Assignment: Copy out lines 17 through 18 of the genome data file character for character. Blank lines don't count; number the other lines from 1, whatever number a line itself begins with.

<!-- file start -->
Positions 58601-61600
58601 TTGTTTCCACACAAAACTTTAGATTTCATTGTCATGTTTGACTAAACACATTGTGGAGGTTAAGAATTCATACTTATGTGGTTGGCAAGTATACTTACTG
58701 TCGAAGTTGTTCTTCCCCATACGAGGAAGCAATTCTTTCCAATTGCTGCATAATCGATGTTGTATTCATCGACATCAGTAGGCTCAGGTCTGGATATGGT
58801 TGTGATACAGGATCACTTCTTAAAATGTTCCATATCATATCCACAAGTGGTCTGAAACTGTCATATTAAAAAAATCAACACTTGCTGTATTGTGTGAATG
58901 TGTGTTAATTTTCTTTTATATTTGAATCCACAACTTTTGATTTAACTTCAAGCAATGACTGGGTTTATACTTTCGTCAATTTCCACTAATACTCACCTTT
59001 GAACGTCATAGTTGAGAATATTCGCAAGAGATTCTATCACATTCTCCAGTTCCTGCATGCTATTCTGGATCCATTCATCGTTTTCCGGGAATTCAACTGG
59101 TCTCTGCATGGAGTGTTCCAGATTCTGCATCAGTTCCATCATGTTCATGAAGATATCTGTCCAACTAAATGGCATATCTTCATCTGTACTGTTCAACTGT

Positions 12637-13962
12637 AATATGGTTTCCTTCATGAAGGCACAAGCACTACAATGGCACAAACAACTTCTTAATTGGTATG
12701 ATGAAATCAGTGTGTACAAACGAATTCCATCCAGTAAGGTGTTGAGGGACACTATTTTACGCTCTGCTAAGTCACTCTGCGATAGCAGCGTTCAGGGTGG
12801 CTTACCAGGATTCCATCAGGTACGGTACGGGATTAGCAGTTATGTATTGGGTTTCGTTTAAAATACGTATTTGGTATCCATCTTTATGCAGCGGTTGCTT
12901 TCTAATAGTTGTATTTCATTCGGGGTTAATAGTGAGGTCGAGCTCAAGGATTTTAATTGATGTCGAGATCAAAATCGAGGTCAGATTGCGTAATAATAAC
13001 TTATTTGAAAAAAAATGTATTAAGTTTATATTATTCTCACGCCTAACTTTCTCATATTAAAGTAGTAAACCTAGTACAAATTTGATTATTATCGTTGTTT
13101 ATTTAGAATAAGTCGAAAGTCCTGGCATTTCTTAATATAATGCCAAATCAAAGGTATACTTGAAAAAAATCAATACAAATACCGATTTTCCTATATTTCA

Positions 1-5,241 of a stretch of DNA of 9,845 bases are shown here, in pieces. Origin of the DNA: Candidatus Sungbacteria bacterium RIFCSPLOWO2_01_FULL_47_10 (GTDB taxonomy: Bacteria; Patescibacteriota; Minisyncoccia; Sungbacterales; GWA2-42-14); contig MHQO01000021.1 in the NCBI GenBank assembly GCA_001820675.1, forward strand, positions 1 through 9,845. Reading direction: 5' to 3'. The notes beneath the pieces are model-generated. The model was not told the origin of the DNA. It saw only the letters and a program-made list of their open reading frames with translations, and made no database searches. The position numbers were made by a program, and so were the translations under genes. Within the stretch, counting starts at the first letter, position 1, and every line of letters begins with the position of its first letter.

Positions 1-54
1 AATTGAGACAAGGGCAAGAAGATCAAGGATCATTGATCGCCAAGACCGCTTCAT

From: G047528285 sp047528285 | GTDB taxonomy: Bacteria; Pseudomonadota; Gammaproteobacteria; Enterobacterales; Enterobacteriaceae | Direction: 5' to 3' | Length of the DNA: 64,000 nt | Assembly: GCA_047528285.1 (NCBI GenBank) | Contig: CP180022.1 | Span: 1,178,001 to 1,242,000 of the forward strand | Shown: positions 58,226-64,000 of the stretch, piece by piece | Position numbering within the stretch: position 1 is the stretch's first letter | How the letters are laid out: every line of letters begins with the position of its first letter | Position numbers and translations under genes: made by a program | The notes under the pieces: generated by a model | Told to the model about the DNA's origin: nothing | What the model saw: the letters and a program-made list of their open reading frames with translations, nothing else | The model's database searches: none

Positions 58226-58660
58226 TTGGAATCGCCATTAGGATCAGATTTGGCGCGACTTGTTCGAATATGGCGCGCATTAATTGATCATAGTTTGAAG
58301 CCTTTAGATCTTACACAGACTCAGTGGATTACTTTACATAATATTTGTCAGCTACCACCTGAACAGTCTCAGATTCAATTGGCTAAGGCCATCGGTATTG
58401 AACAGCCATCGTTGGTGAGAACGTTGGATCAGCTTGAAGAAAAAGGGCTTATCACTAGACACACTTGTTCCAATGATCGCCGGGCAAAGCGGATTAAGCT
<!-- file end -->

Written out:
1 AATTGAGACAAGGGCAAGAAGATCAAGGATCATTGATCGCCAAGACCGCTTCAT

From: G047528285 sp047528285 | GTDB taxonomy: Bacteria; Pseudomonadota; Gammaproteobacteria; Enterobacterales; Enterobacteriaceae | Direction: 5' to 3' | Length of the DNA: 64,000 nt | Assembly: GCA_047528285.1 (NCBI GenBank) | Contig: CP180022.1 | Span: 1,178,001 to 1,242,000 of the forward strand | Shown: positions 58,226-64,000 of the stretch, piece by piece | Position numbering within the stretch: position 1 is the stretch's first letter | How the letters are laid out: every line of letters begins with the position of its first letter | Position numbers and translations under genes: made by a program | The notes under the pieces: generated by a model | Told to the model about the DNA's origin: nothing | What the model saw: the letters and a program-made list of their open reading frames with translations, nothing else | The model's database searches: none